Edward D. Harris Professionalism Award—A $10,000 award for institutions that represent best practices in medical professionalism
Moser Award—A $4,500 writing prize for an essay, written by a physician, that celebrates the life of a physician, like Dr. Moser, who has enriched the world
Administrative Recognition Award—Councilors can recognize the invaluable work performed by administrative personnel to keep the Chapter running smoothly with a framed certificate of recognition and $500 award
Visiting Professorships—Each of the 130 medical school Chapters may host one visiting professor each year to conduct grand rounds and hold various special presentation during a one-day visit
Volunteer Clinical Faculty Awards—Available to all 130 medical school Chapters to recognize clinical faculty in community practices devoted to teaching medical students and residents
Alpha Omega Alpha first published its one-of-a-kind, peer-reviewed medical humanities journal, in January 1938. The Pharos is named after the Pharos lighthouse of Alexandria, one of the seven wonders of the ancient world.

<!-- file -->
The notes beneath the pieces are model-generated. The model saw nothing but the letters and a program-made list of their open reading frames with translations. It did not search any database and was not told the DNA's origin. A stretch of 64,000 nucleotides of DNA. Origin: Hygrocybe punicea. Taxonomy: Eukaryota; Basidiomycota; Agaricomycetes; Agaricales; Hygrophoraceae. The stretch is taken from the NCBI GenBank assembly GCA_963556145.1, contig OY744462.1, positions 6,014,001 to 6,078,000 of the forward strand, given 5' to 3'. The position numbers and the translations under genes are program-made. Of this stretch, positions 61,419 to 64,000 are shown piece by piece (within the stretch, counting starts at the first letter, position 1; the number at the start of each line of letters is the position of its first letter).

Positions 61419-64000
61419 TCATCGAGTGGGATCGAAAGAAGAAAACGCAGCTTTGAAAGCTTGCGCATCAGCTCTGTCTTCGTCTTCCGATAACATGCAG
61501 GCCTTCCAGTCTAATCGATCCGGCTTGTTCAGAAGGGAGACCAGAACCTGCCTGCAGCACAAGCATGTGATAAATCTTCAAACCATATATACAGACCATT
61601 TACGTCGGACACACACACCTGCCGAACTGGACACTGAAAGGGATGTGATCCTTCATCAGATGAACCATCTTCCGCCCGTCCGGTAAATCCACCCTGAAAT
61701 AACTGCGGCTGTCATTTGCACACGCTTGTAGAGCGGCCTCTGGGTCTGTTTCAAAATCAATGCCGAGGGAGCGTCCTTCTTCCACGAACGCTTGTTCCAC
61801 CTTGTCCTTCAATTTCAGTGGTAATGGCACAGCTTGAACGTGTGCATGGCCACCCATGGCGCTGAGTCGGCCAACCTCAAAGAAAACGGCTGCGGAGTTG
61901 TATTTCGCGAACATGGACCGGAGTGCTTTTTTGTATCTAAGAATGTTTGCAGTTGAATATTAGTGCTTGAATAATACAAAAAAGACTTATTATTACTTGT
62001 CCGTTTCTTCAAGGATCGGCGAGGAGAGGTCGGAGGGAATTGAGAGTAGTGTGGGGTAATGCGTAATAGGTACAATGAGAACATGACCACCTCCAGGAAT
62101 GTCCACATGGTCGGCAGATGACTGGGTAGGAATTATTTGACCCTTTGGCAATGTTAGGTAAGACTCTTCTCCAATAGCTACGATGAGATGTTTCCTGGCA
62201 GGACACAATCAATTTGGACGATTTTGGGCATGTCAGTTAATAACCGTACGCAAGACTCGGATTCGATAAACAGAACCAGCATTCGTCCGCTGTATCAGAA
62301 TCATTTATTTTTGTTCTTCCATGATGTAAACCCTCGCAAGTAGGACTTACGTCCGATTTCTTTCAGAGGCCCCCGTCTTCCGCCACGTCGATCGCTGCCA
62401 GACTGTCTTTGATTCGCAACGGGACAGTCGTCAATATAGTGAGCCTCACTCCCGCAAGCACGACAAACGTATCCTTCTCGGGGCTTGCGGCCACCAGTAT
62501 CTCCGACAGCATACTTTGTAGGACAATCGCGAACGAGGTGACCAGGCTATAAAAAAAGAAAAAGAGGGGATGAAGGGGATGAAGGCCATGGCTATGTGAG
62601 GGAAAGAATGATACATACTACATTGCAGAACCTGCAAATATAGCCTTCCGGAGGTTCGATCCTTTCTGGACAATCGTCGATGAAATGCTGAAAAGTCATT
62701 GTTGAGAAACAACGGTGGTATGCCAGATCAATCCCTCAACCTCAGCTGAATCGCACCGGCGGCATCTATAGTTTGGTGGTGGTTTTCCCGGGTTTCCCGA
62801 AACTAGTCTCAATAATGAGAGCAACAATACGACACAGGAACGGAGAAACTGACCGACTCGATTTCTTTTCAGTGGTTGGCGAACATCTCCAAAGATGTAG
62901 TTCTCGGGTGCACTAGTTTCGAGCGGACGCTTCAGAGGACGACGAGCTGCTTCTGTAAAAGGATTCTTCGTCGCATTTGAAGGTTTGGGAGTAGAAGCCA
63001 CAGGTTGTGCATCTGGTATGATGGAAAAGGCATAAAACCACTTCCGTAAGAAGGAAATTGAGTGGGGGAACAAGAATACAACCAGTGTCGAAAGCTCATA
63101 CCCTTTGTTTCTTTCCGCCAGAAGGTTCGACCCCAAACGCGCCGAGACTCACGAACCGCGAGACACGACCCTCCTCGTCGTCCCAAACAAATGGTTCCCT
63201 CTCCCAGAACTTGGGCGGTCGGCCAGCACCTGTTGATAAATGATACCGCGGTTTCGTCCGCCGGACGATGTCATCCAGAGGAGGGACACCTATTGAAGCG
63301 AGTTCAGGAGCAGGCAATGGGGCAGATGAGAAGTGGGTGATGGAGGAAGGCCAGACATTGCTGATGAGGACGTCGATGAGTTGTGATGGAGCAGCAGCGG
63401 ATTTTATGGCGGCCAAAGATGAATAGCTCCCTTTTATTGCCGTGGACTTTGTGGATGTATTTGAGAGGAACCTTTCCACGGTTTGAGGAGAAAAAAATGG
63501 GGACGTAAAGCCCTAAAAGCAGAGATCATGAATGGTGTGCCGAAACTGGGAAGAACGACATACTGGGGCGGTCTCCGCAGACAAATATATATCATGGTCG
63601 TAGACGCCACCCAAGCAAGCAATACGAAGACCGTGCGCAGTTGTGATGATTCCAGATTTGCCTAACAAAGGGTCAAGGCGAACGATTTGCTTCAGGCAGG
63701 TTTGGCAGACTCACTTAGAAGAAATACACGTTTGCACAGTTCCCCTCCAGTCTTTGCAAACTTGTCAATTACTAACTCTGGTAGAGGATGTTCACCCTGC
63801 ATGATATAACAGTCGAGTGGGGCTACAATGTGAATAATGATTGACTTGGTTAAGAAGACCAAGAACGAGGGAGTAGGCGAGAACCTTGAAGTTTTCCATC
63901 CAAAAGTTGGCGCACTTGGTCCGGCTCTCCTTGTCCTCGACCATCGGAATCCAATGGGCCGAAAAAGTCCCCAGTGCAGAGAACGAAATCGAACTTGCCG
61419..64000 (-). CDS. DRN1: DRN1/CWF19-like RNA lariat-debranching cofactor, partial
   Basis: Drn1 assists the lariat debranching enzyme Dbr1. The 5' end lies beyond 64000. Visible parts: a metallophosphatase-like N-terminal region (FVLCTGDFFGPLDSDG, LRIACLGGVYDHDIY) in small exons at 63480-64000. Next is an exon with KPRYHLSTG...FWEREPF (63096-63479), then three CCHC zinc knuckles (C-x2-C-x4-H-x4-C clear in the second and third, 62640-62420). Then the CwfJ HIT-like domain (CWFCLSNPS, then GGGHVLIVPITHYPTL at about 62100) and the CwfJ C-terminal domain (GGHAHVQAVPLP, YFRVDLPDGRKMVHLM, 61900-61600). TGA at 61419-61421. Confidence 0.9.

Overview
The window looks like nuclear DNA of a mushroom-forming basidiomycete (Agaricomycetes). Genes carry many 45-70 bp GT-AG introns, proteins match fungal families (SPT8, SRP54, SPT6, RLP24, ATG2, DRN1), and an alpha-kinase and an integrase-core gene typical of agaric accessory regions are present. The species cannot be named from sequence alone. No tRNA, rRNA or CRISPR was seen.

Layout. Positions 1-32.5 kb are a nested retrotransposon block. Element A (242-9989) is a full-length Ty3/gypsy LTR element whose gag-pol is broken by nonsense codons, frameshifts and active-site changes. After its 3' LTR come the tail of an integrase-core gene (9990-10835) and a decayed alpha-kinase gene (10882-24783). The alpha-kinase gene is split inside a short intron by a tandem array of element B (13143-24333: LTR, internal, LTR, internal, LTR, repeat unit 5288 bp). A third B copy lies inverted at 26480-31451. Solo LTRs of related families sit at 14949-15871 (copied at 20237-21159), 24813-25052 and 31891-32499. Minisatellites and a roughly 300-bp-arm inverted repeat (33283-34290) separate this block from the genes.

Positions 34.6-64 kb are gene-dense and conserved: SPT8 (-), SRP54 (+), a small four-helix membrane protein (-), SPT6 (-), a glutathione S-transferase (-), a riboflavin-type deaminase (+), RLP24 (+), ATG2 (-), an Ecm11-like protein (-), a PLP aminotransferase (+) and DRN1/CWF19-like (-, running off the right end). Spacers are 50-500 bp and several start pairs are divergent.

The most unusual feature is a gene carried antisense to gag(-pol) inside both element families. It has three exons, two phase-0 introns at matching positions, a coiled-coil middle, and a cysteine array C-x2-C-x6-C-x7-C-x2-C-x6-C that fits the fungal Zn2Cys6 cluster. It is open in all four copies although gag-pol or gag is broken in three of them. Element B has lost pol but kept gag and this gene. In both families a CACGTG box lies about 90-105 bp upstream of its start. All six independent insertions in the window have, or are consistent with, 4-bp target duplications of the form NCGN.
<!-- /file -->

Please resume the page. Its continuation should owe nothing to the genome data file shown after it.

Produced quarterly, with a print run of 50,000, and online readership of 35,000, The Pharos is sent quarterly to all active AΩA members, select medical libraries, institutions and associations, and contains articles, scholarly essays, and poetry on a wide array of nontechnical medical subjects including current events, medical history, art, and medical-related literature.
The Pharos serve as a beacon for the medical humanities - humanness, medical history, ethics, literature, law and politics, art, poetry, music, language, philosophy, and culture.
"In an age of rapidly evolving technology and forced efficiency, The Pharos continues to emphasize the artistic, the literary, and the place of music, language, and culture in medicine. Although themes may shift—now touching upon the economics or the ethics of times—humanism is the enduring content of our AΩA journal."
—Faith T. Fitzgerald, MD
- T. Berry Brazelton - Pediatrician and author
- Ben Carson – Neurosurgeon and recipient of the Presidential Medal of Freedom
- Charles J McAllister – M.D. FACP former Chief Medical Officer of DaVita
- David H. Adams – Internationally recognized as a leader in the field of heart valve surgery and mitral valve repair
- Alfred Blalock—Cardiac Surgeon (Blalock–Taussig shunt)